An organization’s name needs to reflect its mission. New Rules
does exactly that. The North Minneapolis for-profit/non-profit hybrid merges community event center, coworking office space, retail and, eventually, a café. At its core, the multi-prong concept blends creative enterprise, social entrepreneurship and community engagement, with a focus on improving and connecting the immediate community near its home on Lowry Avenue.
New Rules seeks to meet the needs of artistic creatives and small businesses while giving back to the local community. “It started with my love for community building and visualizing resources,” says founder Chris Webley. In speaking with artists, he saw a connection between the artisans’ needs and those of other small businesses. While fleshing out the New Rules concept, he realized it naturally extended to the North Minneapolis community where he wished to set up shop.
“We’re looking at ways of engaging different audiences and having conversations to help,” he explains. “The idea is that everybody is doing something. I cut the check, do the heavy-lifting,” he admits, then artisans create products in the work space and then sell them to the community through the retail store. “Everybody has something to contribute…we’re trying to get people to rally behind that idea.”
The event space is open to the community now, whether that means a neighborhood gathering or an art exhibit. Webley hopes to add a café later, which will then feed the community as well.
“Our niche is creative occupations,” he says, but it’s not limited by that mission. New Rules is adaptive based on who can help and what services they can offer.
To cater to creative industries, Webley wired a state-of-the-art sound system, and is actively seeking funds and donations from local corporations for other high-end equipment such as a 3D printer. “I’m gung-ho on doing things the right way the first time around,” says Webley, emphasizing that high-end equipment establishes a sense of pride and professionalism that patchwork gear cannot. New Rules seeks to invest in the community and to give back, which is why he wants the best technology he can find.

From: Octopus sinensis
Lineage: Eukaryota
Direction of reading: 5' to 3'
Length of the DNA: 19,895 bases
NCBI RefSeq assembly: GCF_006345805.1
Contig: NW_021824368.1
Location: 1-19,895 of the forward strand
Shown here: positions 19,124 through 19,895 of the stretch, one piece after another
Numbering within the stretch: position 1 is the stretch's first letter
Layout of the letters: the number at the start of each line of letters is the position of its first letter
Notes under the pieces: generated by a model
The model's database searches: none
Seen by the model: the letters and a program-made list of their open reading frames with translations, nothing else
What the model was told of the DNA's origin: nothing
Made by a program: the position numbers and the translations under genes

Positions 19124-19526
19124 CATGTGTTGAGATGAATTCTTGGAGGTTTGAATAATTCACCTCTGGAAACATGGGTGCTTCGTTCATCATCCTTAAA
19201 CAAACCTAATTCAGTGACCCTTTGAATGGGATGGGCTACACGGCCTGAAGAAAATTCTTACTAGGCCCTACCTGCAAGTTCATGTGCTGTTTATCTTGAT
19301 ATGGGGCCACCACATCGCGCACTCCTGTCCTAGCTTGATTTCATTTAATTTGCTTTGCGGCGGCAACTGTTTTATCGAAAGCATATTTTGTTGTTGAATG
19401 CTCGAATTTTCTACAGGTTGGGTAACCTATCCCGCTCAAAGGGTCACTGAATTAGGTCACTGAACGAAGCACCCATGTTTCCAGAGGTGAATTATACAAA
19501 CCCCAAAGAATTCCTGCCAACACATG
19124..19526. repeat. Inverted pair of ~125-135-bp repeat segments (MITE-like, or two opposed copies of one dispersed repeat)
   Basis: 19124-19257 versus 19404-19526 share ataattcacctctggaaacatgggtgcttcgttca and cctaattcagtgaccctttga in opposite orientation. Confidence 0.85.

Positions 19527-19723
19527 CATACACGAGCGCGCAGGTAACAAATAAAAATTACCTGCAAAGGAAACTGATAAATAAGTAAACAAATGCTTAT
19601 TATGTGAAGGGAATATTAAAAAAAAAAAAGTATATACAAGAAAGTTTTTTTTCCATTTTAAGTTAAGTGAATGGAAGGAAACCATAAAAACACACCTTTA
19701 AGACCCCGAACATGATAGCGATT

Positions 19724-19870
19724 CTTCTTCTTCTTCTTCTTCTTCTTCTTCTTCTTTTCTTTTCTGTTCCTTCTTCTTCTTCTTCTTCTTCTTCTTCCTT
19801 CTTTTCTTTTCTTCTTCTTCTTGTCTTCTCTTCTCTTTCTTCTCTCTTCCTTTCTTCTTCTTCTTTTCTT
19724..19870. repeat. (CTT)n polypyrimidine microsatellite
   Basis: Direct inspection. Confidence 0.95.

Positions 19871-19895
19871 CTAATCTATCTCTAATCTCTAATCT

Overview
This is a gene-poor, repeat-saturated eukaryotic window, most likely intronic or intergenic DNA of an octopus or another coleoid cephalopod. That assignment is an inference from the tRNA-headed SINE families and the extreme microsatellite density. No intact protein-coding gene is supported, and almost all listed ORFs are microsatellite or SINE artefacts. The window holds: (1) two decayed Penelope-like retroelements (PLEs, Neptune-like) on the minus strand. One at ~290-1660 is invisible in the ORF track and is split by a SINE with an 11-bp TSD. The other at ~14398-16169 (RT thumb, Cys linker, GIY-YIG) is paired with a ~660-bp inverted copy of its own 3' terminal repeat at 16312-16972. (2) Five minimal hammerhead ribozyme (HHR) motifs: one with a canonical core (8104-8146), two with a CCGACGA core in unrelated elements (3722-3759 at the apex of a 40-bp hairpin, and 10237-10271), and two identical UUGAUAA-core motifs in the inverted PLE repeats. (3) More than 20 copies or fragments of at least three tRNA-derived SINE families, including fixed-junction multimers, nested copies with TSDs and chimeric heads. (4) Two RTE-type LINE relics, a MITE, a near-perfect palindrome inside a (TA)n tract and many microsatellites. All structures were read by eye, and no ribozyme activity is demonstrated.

Webley purchased the building himself and has overseen renovations. Though the coworking spaces are open now and the retail shop is running in a pilot mode since October 15, he considers New Rules a work in progress. The idea is fully formed and he’s built it from the ground-up, but there is room to grow.
Tenants will come, he says. Currently, he continues, “It’s more about getting the right things that are going to enable us to have an impact.” As the creative businesses grow, so will the retail store and the overall entity’s ability to reach out to their neighbors.
“The biggest needs for a lot of our immediate neighbors are financial resources,” Webley continues. By emphasizing sustainable leadership and economic development through an adaptive format, New Rules can improve lives directly. “There are many examples I can give you where the underlying factor is not having traditional limitations on how you can help,” he explains, “but getting creative.” He cites an example from last summer, when the building lent its lawnmower to a local homeless couple, who used it to earn funds for food and shelter.
By truly engaging their neighbors and finding unique solutions, Webley wants to achieve far more than a high-tech workspace for small businesses. He sees New Rules as connecting workers and neighbors, forging bonds that go beyond vocation.
The New Rules event center will be buzzing this February in honor of Black History Month, serving as a launch pad for the fully integrated concept. The cowork space will be upgraded and the retail store remodeled. “We’re not going to have everything that we want in terms of amenities,” Webley admits. “But we’re continuing to trek toward things.”